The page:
Grab a cuppa. England.

Instagram makes traveling look so wonderful, doesn’t it? As much as I am a sucker for a good old Instagram photo (@hartypie, if you please) it doesn’t quite tell the whole story about a person and their world, their families and their long-time, often long-distance, friends. England will always be our home and we have three. London, Stoke on Trent and Gloucestershire. Traveling around and living in Asia, I believe, has made us wiser and geographically more fine-tuned (before living here I thought Thailand was close to Africa, which, embarrassingly, says it all…) but there are things about ‘home home’ that one never forgets or looses sight of. One of those being a proper cheese board.

This is England. If you have never visited, do. If you live there, these things should never be taken for granted. Do sit down, and enjoy!

IMG_7859.JPG

Heathrow is the gateway to home, even though it is nearly a whopping thirteen hours from Bangkok. However, when two of your best friends are standing there with an extra tacky ‘welcome home’ balloon all is forgotten. Nothing changes, despite eighteen months apart, newly married lives and all. This feels nice. So does the cool, crisp air of December. It’s like air conditioning, but for free!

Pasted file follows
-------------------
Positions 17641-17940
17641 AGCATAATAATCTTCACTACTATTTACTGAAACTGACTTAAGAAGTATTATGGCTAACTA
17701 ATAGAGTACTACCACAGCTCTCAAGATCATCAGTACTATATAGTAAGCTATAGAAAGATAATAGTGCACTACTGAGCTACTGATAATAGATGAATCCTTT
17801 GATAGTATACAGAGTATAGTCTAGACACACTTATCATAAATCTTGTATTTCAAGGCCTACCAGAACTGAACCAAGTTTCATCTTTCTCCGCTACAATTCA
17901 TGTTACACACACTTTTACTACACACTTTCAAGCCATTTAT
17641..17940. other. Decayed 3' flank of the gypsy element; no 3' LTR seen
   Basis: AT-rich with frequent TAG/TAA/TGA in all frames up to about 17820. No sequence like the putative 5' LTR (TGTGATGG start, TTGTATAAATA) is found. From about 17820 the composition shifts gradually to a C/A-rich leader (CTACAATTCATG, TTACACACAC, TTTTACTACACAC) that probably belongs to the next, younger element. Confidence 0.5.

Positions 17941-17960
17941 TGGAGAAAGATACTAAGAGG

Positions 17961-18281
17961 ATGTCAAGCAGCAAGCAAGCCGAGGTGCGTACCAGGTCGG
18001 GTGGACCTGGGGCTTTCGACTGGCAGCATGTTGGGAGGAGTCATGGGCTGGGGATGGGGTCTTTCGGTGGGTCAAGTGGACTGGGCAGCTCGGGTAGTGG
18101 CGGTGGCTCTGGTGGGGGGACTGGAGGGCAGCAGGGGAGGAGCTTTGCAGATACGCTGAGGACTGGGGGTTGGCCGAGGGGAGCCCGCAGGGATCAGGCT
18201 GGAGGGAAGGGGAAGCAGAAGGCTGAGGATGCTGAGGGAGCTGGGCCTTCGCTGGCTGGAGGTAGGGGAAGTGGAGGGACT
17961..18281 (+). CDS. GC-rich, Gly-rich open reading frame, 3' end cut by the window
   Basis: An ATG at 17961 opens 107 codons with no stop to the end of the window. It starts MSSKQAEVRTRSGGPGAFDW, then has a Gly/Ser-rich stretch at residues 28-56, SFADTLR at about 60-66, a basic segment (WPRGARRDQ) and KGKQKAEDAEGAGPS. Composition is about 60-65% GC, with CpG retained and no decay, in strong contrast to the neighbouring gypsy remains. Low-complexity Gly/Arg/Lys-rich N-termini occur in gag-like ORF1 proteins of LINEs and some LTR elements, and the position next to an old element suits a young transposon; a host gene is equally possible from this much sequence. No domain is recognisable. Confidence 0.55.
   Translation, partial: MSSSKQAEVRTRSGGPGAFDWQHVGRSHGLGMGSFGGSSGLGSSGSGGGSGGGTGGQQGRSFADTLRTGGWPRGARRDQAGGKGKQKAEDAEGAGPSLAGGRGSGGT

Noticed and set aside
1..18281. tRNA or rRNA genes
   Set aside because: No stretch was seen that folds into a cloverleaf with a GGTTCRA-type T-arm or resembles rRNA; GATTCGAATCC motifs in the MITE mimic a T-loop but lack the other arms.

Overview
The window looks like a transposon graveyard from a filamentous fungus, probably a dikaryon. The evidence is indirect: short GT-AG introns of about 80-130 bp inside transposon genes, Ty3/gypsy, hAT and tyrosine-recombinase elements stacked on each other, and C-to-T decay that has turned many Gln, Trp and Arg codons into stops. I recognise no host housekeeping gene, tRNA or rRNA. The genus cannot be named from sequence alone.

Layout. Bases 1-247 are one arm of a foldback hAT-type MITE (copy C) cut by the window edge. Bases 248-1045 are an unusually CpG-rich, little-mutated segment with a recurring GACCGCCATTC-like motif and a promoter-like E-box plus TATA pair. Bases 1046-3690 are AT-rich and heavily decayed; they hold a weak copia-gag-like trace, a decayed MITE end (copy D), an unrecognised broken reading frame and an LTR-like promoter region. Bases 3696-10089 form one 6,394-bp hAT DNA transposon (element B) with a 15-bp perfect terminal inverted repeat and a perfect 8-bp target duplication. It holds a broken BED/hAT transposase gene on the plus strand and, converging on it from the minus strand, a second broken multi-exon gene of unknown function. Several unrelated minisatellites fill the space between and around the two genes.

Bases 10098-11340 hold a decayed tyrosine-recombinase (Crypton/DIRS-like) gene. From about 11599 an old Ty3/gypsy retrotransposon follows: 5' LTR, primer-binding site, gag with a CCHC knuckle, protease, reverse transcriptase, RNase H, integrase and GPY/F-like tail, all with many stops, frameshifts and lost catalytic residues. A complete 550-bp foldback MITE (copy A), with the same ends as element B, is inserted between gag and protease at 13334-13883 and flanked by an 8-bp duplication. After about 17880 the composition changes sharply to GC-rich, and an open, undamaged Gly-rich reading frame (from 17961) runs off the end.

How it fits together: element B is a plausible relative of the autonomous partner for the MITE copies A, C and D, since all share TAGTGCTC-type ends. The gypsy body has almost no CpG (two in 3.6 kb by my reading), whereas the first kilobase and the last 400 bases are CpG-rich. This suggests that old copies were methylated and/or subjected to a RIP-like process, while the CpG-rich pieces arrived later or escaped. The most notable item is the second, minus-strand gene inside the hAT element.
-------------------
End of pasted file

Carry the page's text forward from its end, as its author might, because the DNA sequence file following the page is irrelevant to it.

IMG_7484

It also means you can cosy up by the fire to warm up, drink fruity wines and gaze at a Christmas tree with home-made chicken nugget salt dough decorations. Oh, us English love our chicken nuggets we do (especially this Northern pair!) You can also wrap up in so many layers that frankly you don’t care what you look like, as long as you are toasty and warm on the inside, smug that the nippy air can’t really get you this time and the drizzle is not welcome.

IMG_7515.JPG

Full English breakfasts, roast dinners and Christmas puddings are also a necessity after burning all those calories just trying to keep blummin’ warm.

IMG_7536.JPGIMG_7499.JPGIMG_7534.JPG

If you get really desperate outdoors, you can try a naked flame. We lit up outside Hampton Court Palace. It was worth a try and brought a true feeling of Christmas to the annual Christmas carol sing-a-long that we so tunefully joined. We got shut down quite early on for health and safety reasons.

IMG_7558.JPGIMG_7547.JPG

May I present to you, Sainsburys. This gem of a supermarket can be found practically everywhere in England. This particular one was in Crystal Palace, London, where there were ‘great prices’ on all things not good for you, like crisps, sugary cereals and wine. I would like to emphasise that us Brits do like cooking and cook our own things, from scratch, too. I hear rumours in Asia that we like to eat from cans, but this simply is not true. Of course we like our baked beans, tomato soups, spaghetti hoops, spaghetti alphabet shapes, ravioli and, my personal favourite, tinned Macaroni cheese… The list could continue I suppose.

IMG_7610.JPG
My friend Daisy rocks her Christmas coat in ‘Sainos’

IMG_7614.JPG